Efforts are on to make the capital free of one-time-use polythene bags, to rid the city of garbage and improve the environment.
The city with a population of around two million, according to 2018 census, is turning into heaps of garbage that mostly constitute of plastic shopping bags. These garbage heaps can be spotted in various localities except a few posh sectors. The city, itself, does not have a landfill site, according to the Pakistan Environmental Protection Agency (EPA) officials of the Islamabad Capital Territory (ICT).
This increasing garbage is choking the city’s soil and waste management system, Ministry of Climate Change has moved new regulations for the ICT to completely get rid of plastic bags. Earlier, a 2013 regulation allowed bio-degradable (dissolvable) plastic bags but later it came to be known that such bags do not dissolve fully but divide into micro-plastic (very small pieces). In 2013, manufacturing, trade, supply, distribution, production, purchase and sale of any non-degradable plastic product or non-degradable plastic itself was probihited.
“The Environment Protection Agency has moved Ministry of Climate Change for complete ban on all types of plastic bags. Polythene Bag Regulations 2019 will put a ban on manufacturing, import, sale, purchase, storage and usage of polythene bags once the parliament passes the bill which is expected in near future. We hope that after the regulation is passed we will be able to implement it within this year,” says a senior official of the Pak-EPA. Shopping bags choke waterways and do not decompose at all. The draft, discussed in the parliament, also suggests fine to the people using plastic bags.
Overall, the usage of non-degradable plastic is quite high in the country. Though there is no official data on plastic bags consumption in Islamabad, an old survey of the Punjab Environment Protection Department says around 55 billion plastic bags are used in a year in Pakistan with its use increasing by 15 percent every year. The average production of polythene bags is 250 to 500 kilogram per day. Globally, around five trillion plastic bags are consumed every year. There are many countries in the world that have completely banned plastic bags such as Kenya, Brazil and Argentine.
The question is what will they substitute plastic bags with? How practical will be the substitution? How to prepare people for this and offer them substitutes. This is the biggest challenge to this plan.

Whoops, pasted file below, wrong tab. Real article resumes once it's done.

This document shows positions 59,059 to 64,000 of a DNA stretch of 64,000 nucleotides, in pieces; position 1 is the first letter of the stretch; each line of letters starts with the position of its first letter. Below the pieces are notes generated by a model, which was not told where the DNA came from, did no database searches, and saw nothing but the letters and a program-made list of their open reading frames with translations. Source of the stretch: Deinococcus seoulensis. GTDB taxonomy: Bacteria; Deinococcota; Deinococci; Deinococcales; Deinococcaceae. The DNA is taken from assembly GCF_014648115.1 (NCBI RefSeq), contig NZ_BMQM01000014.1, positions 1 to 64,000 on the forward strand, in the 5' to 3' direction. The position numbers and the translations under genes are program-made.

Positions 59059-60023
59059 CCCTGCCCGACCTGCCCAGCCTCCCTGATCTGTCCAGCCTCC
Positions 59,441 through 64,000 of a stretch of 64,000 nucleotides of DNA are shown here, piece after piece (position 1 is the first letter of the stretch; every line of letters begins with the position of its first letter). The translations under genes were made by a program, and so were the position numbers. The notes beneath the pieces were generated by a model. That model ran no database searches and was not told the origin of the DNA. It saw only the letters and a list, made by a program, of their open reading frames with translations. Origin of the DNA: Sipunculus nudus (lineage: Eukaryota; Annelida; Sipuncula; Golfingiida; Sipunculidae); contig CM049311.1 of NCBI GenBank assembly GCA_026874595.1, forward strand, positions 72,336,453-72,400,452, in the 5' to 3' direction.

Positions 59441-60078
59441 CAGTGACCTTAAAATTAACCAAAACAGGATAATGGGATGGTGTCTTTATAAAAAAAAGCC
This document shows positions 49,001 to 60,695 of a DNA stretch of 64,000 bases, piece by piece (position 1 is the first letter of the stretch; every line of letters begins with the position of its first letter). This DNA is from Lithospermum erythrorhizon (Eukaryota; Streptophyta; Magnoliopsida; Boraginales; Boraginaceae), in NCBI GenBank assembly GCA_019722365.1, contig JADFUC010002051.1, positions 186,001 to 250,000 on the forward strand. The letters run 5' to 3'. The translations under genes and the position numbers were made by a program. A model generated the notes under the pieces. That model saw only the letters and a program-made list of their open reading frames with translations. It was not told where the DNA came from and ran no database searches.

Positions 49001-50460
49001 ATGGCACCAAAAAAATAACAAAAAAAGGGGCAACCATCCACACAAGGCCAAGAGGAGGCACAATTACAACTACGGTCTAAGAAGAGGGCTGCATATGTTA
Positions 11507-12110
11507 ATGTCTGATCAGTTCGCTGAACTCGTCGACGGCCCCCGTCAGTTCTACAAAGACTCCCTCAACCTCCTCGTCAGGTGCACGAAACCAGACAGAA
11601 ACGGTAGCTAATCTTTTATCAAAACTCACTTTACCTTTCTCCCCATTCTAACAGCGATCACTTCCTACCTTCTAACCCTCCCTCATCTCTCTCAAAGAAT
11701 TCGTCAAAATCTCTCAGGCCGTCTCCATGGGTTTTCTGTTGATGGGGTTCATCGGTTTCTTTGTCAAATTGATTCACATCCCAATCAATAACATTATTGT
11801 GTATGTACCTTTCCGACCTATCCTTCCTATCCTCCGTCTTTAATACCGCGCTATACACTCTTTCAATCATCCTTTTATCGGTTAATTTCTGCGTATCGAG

“It is very difficult to change the habits. We have been using plastic bags for many years so making a shift will be a challenge. Still, we should go for this,” says Shahid Sheikh, a shopkeeper in Aabpara Market of the capital city, welcoming this move. “These plastic bags are hazardous for environment and biodiversity. They are choking our solid waste and affecting environment. They must be banned,” he says, urging the government to do it for the betterment and safety of next generations. He suggests keeping cloth bags in our vehicles for grocery and other shopping. An awareness campaign is needed to educate public on this.
At the moment, in the ICT, some clothing brands have started using paper bags as corporate social responsibility campaign. The Pak-EPA, in collaboration with Capital Development Authority (CDA), has already met with traders, market representatives and Sunday bazaars to create awareness. “We are also planning to run this campaign in schools, public places and entry points of the city,” the Pak-EPA official says.
“The move is welcome. Complete ban on plastic bags is needed which requires not allowing the plastic industry to manufacture or import flat polythene bags for general consumption. There are bags being used for industrial packing, municipal and hospital waste. These are thick and will take more time to decompose as compared to bags which are currently being used,” says Munir Ahmed, who regularly writes on environment. The ministry has no plan to ban plastic bags for hospital waste and garbage collection, he says. The government should encourage import of craft paper on subsidised rate to make paper bags of different weightage for different kinds of general consumption, he suggests.
Earlier, in Hunza, a beautiful district of northern areas of Pakistan, government with the help of civil society announced ban on the use of plastic bags in April. The authorities have made use, export, import or purchase of plastic bags a punishable offence. Implementation remains a challenge. Visitors to Hunza say there is no open display of plastic bags in the market but they are used secretively, indicating changing social habits is a huge task.
In the past, there has been such bans on plastic bag use in Sindh, Punjab and Balochistan too but could not be implemented. While, this January, in Peshawar, local administration, as a first step, announced ban on the use of plastic shopping bags in mega malls and medical stores because they choke drains and also cause poor sanitation and water-borne diseases.
Planning for plastic bag free Islamabad is a challenge that may take some time but can set a good example if truly implemented.